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49 Canadians selected to compete at Paralympics in Beijing

When Team Canada competes at the Paralympics next month, it will do so with an incredibly diverse group of athletes.

The Canadian Paralympic Committee (CPC) on Sunday officially disclosed the names of the 49 athletes, including four guides, who will make up Canada’s Paralympic team that will travel to Beijing for the Games which run from March 4-13.

The Canadian team boasts a wealth of experience, featuring 25 Paralympic medalists, and 30 athletes who took part in Pyeongchang in 2018, including wheelchair curler Dennis Thiessen, a two-time Paralympian who is the oldest team member at age 60. 

The Canadian Paralympic team also features 19 first-time Paralympians, most notably Para alpine skier Logan Leach, who at age 19 is the youngest member of the team.

Incredibly, nine provinces and territories are represented on Canada’s Paralympic team, with Ontario having the most athletes (21).

As Canada’s chef de mission, Josh Dueck is especially proud of the diversity of the team that the CPC is sending to Beijing, and considers that having so many veterans who are eager to mentor the first-time Paralympians is an investment in the long-term health of the program.

“That might be one of the best things to highlight about this squad going in right now. It’s a healthy blend of experience and youth. … It’s this really beautiful mix of motivation through mentorship. There’s so much motivation that comes from the veteran athletes that are really bringing up the younger athletes coming up behind them that are going to create this really strong and sustained future for Canada’s Paralympic movement,” Dueck told CBC Sports.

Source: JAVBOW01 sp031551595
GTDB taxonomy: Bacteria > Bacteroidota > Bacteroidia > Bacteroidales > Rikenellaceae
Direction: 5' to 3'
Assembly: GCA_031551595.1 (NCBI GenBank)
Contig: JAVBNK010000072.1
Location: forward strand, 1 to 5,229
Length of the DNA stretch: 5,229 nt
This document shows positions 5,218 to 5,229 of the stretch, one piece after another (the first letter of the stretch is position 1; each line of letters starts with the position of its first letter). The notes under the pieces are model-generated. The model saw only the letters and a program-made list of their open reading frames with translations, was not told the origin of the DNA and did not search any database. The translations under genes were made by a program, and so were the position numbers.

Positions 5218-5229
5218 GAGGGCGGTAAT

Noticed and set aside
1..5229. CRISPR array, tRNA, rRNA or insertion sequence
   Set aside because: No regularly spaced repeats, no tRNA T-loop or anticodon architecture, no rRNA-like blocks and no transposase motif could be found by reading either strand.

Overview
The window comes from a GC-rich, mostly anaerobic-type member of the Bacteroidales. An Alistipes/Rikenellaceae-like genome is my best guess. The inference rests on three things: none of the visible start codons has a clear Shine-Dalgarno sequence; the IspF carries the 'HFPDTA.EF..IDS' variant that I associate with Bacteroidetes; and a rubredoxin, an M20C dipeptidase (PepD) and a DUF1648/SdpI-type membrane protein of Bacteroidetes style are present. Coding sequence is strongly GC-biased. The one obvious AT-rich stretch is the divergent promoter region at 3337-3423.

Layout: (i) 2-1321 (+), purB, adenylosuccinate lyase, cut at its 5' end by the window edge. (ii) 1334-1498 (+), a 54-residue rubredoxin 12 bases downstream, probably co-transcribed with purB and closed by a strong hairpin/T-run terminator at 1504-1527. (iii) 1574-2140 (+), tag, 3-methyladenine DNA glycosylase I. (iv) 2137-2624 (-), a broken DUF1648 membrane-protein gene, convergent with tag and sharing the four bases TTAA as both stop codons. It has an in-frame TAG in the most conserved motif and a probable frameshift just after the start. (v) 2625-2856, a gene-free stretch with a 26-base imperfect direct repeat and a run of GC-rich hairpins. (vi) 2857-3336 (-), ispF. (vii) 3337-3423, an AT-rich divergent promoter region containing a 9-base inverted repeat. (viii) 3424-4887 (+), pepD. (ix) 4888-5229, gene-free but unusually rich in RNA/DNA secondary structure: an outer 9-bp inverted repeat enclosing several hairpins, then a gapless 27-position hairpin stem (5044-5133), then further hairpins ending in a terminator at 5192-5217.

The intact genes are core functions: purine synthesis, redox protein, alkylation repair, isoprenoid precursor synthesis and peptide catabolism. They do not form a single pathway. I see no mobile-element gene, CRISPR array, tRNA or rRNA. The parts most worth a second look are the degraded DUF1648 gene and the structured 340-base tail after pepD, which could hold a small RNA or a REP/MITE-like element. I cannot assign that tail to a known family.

Canada will compete in all five winter sports in Beijing: Para ice hockey (17 athletes), Para nordic skiing — including biathlon and cross country (12), Para alpine skiing (11), wheelchair curling (five), and Para snowboard (four).

Of the 49 athletes, none are more decorated than Para nordic skier Brian McKeever, a 42-year-old native of Calgary. McKeever is Canada’s most decorated Winter Paralympian with 17 medals, including 13 gold, and Beijing will mark his sixth Paralympic appearance.

“He is an incredible leader, he is an incredible spokesperson, and he is a masterful athlete that pays attention to every single detail and is hyper competitive — and at the same time very supportive of his teammates. I really enjoy being in the nordic venues and watching him compete,” admitted Dueck, a former Para alpine skier who won three medals at the Paralympics from 2010 to 2014.

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